Until the Lions: Echoes from the Mahabharata


Published: 11/12/19





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Book Description

A dazzling and eloquent reworking of the Mahabharata, the ancient Asian epic, through nineteen voices on the periphery. With daring poetic forms, Karthika Naïr breathes life into this ancient epic.

In Until the Lions, Karthika Naïr retells the Mahabharata through the embodied voices of women and marginal characters, so often conquered and destroyed throughout history. She captures the richness and complexity of the Mahabharata, while illuminating lives buried beneath the edifices of one of the world’s most venerated books. Through shifting poetic forms, ranging from pantoums to Petrarchan sonnets, Naïr choreographs the cadences of stray voices. And with a passionate empathy, she tells of nameless soldiers, their despairing spouses and lovers, a canny empress, an all-powerful god, and a gender-shifting outcast warrior. Until the Lions is a kaleidoscopic, poetic tour de force. It reveals the most intimate threads of desire, greed, and sacrifice in this foundational epic.

I get lost in the grand narrative retelling of the literary legend, and then I am astounded by the personalized shifts with which Karthika stamps her voice on the Mahabharata, so tender, fierce and visionary. It's a liberating experience to be dissolved into what Amjad Nasser called 'the ten metaphors of poetry,' so to speak, between grief and love, ecstasy and despair, meaning and nonsense.
Fady Joudah, Shelf Awareness

The most lyrical of all such attempts to see the Mahabharata through the eyes of its characters is the remarkable dramatic poem Until the Lions by the Kerala-born, Paris-based poet, dance producer, and librettist Karthika Naïr ... The thirty haunting, heartrending chapters, in a wide range of forms and styles, resonate powerfully with one another...Women whose names are known from the Sanskrit epic but whose character and inner experience are muted there suddenly come to life as full-blooded people caught up in the destruction endemic to a male world...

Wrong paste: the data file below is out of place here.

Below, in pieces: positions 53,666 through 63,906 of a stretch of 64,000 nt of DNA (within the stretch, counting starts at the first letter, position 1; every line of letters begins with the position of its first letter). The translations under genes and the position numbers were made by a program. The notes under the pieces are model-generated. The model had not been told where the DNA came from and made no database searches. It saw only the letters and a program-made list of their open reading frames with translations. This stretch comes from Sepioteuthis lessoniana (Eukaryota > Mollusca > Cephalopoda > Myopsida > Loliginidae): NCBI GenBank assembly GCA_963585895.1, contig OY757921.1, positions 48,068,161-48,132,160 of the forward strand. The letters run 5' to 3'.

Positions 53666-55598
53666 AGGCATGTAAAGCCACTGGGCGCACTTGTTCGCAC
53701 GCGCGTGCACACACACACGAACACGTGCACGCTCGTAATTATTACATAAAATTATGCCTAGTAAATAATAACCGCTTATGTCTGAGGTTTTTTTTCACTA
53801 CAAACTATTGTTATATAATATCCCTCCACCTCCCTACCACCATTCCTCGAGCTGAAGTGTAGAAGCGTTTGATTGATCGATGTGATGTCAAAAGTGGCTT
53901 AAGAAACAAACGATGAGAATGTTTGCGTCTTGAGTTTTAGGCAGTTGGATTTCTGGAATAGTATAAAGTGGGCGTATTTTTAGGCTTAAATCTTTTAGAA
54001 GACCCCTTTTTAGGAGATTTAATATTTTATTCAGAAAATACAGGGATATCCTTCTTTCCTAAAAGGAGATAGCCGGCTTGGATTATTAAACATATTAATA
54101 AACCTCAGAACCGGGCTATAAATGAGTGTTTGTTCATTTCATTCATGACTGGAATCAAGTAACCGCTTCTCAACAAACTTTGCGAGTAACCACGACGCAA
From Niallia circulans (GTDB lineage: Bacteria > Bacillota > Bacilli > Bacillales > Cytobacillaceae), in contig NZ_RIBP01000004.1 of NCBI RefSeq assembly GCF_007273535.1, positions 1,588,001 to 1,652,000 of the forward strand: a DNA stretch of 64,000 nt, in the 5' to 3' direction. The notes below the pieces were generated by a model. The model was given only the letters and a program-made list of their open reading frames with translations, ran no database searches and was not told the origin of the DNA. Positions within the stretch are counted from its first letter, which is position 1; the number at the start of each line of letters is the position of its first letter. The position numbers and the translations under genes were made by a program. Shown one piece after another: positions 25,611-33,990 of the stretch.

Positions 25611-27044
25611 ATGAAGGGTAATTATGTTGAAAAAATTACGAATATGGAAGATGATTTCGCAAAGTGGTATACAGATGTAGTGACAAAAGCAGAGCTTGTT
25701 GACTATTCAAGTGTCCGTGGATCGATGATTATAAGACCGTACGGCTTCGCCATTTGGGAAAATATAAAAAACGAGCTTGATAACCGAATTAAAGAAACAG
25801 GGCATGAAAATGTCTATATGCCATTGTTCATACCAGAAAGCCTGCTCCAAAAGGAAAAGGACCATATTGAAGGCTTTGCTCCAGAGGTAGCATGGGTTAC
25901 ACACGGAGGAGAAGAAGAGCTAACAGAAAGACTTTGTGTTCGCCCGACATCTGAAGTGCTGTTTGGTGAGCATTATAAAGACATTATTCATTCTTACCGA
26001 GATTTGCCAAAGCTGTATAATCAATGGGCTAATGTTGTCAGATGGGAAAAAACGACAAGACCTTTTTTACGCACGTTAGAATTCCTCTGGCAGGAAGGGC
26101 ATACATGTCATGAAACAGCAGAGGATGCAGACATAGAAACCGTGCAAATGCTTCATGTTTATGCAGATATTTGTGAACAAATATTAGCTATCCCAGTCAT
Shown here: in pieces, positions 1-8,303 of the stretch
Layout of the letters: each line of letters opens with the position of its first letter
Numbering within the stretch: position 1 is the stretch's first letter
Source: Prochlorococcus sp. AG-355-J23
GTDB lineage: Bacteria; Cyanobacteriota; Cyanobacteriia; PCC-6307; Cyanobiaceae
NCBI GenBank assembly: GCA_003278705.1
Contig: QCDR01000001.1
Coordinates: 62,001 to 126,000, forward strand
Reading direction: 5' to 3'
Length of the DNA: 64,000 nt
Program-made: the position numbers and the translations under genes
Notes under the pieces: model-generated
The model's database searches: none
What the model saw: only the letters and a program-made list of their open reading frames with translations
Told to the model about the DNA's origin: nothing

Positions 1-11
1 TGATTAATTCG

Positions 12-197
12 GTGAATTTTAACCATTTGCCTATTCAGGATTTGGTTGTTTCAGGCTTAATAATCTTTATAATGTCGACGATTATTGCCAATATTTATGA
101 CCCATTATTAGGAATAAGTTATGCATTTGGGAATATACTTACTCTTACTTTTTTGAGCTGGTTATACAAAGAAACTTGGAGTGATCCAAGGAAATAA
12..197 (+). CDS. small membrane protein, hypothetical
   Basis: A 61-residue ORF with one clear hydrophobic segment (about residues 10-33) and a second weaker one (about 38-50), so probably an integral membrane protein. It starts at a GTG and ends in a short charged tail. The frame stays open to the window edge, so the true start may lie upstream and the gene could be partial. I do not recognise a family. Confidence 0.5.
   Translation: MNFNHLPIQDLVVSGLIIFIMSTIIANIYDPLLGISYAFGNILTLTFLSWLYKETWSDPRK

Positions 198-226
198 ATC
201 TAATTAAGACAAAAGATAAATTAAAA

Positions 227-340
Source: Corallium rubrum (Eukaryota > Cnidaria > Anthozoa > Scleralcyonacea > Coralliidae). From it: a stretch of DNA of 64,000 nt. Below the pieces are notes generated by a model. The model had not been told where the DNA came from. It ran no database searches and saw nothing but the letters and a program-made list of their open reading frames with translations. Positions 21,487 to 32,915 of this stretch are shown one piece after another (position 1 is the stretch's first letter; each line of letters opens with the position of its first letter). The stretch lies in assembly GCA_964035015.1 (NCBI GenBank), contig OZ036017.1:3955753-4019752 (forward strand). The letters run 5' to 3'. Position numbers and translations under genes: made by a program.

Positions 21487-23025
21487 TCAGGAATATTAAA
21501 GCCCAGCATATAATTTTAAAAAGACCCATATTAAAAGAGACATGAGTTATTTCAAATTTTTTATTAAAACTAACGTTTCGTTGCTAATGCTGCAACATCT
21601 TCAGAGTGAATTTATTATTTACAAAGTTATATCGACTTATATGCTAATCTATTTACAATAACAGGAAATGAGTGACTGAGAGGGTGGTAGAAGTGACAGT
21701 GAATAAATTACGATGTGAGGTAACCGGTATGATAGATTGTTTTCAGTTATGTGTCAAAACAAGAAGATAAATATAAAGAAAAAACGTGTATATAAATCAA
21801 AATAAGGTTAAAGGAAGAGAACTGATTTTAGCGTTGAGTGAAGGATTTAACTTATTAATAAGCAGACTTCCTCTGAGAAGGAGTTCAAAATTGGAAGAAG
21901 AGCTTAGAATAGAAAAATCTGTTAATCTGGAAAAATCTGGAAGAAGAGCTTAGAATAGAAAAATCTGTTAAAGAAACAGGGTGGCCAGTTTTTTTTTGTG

David Shulman, New York Review of Books

The Mahabharata, the larger of India’s two epics, was composed roughly 2,000 years ago . . . In reading Naïr’s book, I felt as if I had scratched the surface of a palimpsest (the epic) and discovered a room teeming with three-dimensional living souls . . .Until the Lions adds a brilliant new thread to this rich literary tapestry . . . Until the Lions is undoubtedly a tour de force.
Ken Langer, Harvard Review

John Dryden famously spoke of translation taking three forms: metaphrase, paraphrase, and imitation. Though written in English, Karthika Naïr’s Until the Lions certainly fits this last category. Her feminist take on the Mahabharata, India’s great epic, is an astonishing demonstration of the power of translation to reshape and renew the literature of the past.
Edwin Frank, Words Without Borders

Naïr, in nearly three hundred pages of connected poems, reimagines the story of the Mahabharata as the lions’ story, giving a voice to nineteen of its characters and allowing them each to tell their own account . . . Employing poetic structures including the canzone and the obscure French form rimas dissolutas, among many others, Naïr deftly shifts from one voice to the next.
Bibi Deitz, BOMB

Karthika Naïr, in Until the Lions, powerfully reimagines the national epic from the margins, allowing the suppressed voices to be centered and given subjectivity. Lyrical and somatically dense, the prose and verse of this book creates an intense and coruscating chorus. In a world that seems more riven by the political tensions of capital and multiplicity, that seems more dangerous and conflicted, this epic feels like a balm.